'She's an angel': Montreal teen hands out food, supplies to city's homeless
Christmas tradition dates back a decade, when Annalysa Di Genova was just 5 years old
For some, the holidays are a time to give gifts to friends and family. For Annalysa Di Genova, it's a time to give gifts to strangers in need — the gift of food, clothing and supplies.
The Christmastime tradition started when the 15-year-old Montrealer was only five.
One day, she and her dad bought some bagels at a local shop. Just outside, she spotted a homeless man.
"I was like, 'Okay, can I just give him, like, my bagel?'" Annalysa said.
"And he was like, 'No we're just going to buy him something.' Then we saw another homeless [person] on the other side of the street. So we bought two."
From there, her dad got an idea.
"That's when the light lit up, and I said, 'You know what, this is going to be your Christmas project,'" Febo Di Genova told CBC.
A decade later, father and daughter are churning out meals by the thousands every year, and teaming up with friends and family to hand those meals out to the city's most vulnerable.
The family relies on private donations to bring it all together, preparing the meals and gathering donated goods in the days leading up to Christmas.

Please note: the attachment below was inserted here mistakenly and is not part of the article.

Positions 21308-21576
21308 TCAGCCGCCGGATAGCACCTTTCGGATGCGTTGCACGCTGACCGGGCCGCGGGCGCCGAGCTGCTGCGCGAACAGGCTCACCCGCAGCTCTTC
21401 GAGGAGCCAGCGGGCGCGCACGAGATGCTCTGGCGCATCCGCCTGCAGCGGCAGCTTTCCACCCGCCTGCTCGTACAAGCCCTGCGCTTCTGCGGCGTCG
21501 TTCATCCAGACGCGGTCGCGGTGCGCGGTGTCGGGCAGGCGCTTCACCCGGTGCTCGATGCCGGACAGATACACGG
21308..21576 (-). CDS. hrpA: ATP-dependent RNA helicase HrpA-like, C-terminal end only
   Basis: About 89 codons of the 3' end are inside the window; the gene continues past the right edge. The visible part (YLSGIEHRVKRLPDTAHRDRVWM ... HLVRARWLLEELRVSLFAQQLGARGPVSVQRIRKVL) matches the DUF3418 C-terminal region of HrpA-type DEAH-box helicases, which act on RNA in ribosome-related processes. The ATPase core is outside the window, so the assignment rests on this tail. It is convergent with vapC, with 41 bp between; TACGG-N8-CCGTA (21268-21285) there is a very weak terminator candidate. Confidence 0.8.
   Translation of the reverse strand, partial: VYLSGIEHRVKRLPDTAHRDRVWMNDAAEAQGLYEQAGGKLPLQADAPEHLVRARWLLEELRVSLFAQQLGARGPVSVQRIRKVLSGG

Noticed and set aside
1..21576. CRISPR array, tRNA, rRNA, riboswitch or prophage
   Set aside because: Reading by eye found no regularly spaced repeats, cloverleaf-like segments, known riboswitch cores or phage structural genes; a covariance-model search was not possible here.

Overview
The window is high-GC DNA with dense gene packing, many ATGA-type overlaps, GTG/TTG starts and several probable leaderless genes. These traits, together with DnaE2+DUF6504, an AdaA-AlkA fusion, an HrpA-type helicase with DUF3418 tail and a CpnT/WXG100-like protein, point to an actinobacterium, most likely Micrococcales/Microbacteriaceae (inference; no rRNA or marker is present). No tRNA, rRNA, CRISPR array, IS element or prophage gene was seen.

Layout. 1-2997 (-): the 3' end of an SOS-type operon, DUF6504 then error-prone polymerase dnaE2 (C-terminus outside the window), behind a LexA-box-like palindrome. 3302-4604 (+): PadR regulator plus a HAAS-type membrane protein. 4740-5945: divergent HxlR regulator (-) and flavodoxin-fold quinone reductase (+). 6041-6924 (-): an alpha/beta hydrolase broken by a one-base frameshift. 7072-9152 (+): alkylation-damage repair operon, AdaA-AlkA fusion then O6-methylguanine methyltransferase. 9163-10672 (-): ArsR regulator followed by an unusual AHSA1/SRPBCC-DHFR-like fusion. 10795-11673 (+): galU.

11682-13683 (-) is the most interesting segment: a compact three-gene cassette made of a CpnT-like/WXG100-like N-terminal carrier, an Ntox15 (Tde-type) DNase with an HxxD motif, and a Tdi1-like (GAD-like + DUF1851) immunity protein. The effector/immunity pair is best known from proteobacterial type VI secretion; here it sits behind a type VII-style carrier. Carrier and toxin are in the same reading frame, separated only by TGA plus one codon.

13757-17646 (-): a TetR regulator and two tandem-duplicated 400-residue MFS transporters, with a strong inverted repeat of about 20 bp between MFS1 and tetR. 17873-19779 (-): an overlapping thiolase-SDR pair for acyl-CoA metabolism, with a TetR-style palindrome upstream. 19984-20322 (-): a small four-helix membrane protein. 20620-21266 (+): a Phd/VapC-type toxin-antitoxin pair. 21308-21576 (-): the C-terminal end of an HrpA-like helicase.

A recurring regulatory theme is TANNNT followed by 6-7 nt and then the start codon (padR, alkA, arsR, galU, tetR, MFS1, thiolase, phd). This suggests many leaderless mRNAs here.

This year, dozens helped the teenager with her annual project, coming together on Saturday in the Notre-Dame-de-la-Consolata at the corner of Jean-Talon Street and Papineau Avenue.
"I extremely proud of my daughter," said Febo Di Genova. "You know what, she's an angel."
Once all the meals are prepped and the donations sorted into care packages, the group visits shelter after shelter and delivers them to people on the streets, handing out not just meals, but also warm clothing, toothpaste and other supplies to those in need.
"It's pretty overwhelming," said Annalysa, who lives in Montreal North. "When they say 'Thank you,' it's like the best 'Thank you' you could ever get."
Gisela Scalia, a family friend and regular volunteer, says everybody gets in the Christmas spirit, helping the community.
"And the fact that a little girl started all of this is inspiring," she said.
With files from Antoni Nerestant